UNODC launches new action to combat human trafficking

Human trafficking and migrant smuggling are multi-billion-dollar businesses that have changed dramatically in recent years, driven by global challenges such as war, large migration and refugee flows, cybercrime, climate change and the COVID-19 pandemic. Against this backdrop, the United Nations Office on Drugs and Crime (UNODC) is launching a global Action against Human Trafficking and Migrant Smuggling.

“Over the past two decades, there was relative optimism that we could win the fight against trafficking and smuggling globally,” said Ilias Chatzis, Chief of the UNODC Human Trafficking and Migrant Smuggling Section. “Then things changed drastically. Progress achieved is today under threat.”

The involvement of organized crime and the rapid evolution of digital technologies have exacerbated the situation. Online technologies are regularly abused to exploit trafficking victims or advertise migrant smuggling services. Financial crises, armed conflicts and forced displacement, catalyzed by the pandemic, have strained justice systems, significantly reducing investigations, prosecutions, victim identification and protection. In 2020 alone, the number of detected victims worldwide fell by 11 per cent compared to the previous year.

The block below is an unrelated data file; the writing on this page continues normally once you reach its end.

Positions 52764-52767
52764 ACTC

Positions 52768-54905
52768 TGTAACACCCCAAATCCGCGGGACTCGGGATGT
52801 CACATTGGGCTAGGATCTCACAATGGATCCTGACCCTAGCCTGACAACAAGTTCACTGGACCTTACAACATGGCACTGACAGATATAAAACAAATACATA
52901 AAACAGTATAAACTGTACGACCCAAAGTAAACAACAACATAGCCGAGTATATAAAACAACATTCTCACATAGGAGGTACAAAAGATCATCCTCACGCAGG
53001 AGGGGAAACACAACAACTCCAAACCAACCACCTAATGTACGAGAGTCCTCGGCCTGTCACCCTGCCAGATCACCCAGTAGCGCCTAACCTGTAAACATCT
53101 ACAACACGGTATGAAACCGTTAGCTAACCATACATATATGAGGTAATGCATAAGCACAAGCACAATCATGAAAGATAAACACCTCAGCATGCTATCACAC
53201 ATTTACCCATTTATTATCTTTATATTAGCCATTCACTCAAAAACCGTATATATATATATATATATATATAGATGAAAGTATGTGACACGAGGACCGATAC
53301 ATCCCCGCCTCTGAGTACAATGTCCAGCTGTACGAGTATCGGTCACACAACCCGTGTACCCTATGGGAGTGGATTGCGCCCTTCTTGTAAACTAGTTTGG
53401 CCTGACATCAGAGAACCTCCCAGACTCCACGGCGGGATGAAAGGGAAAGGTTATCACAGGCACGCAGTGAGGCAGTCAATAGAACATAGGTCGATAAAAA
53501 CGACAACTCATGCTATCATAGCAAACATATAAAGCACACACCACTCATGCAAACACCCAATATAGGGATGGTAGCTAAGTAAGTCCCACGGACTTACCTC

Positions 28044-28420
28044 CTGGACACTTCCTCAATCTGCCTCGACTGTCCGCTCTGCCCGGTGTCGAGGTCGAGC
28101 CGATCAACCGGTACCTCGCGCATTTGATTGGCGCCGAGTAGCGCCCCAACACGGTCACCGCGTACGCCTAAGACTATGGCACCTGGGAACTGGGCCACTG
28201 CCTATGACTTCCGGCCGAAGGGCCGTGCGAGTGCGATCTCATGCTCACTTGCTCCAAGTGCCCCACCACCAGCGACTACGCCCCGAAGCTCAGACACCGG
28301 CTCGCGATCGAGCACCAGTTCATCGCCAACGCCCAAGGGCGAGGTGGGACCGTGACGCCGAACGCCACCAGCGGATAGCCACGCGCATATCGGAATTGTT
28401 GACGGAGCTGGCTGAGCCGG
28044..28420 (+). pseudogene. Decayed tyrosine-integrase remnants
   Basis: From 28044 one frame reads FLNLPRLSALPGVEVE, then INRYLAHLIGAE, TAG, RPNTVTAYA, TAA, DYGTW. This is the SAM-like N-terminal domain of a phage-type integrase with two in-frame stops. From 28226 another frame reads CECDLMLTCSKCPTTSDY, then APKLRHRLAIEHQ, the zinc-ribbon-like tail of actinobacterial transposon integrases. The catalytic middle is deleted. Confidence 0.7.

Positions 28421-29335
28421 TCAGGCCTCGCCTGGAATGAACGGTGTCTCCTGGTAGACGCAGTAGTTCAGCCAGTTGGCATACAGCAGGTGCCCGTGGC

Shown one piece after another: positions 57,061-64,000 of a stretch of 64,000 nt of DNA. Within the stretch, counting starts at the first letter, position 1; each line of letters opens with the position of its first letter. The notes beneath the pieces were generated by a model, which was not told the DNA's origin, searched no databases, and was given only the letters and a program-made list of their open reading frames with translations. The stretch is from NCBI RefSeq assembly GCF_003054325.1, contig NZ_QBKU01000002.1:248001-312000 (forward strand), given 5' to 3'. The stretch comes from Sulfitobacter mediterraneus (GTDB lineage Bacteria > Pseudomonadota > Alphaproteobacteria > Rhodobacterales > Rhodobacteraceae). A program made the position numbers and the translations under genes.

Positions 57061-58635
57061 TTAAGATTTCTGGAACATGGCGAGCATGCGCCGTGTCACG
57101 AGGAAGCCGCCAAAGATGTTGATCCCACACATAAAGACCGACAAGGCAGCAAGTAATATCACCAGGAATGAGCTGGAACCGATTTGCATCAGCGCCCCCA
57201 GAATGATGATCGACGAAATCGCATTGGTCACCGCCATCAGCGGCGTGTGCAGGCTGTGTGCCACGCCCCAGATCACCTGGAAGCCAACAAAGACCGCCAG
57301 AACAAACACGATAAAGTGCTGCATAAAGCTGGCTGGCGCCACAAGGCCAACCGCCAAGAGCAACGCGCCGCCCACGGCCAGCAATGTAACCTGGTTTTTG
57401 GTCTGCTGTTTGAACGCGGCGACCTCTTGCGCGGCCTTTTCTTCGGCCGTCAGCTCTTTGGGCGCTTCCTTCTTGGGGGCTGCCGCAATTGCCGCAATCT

Under its new Action, UNODC will highlight the links between trafficking and smuggling and other forms of organized crime such as cybercrime, money laundering, drug trafficking, firearms trafficking, and corruption. Given the overwhelming number of child victims – more than 30 per cent of all victims identified globally – it will prioritize the fight against child trafficking and will give voice to human trafficking survivors.

UNODC’s work against migrant smuggling will broaden its scope to encompass the protection of vulnerable migrants and the identification of human trafficking victims among migration and refugee flows. Under the Action, UNODC will also expand its on-the-ground presence, deploying resident experts to countries most in need of assistance, while redoubling its commitment to sustainable development and gender equality.

UNODC has been at the forefront of the fight against human trafficking and migrant smuggling for over 20 years, since the adoption of the UN Convention against Transnational Organized Crime and its Protocols against these crimes. These instruments have now garnered near-universal ratification since the early 2000s, with 181 states acceding to the Trafficking Protocol and 151 states to the Smuggling Protocol.

“During this time, UNODC has emerged as the leading organization in the fight against human trafficking and migrant smuggling. We remain committed to the eradication of these crimes,” Chatzis said, citing over a thousand technical, legal and policy assistance activities spanning some 120 countries in recent years.

UNODC has trained over 35,000 anti-trafficking and anti-smuggling experts, helped investigate and prosecute hundreds of cases, and supported numerous victims of these crimes.

Photo credit: iStock/ c59824d2_19

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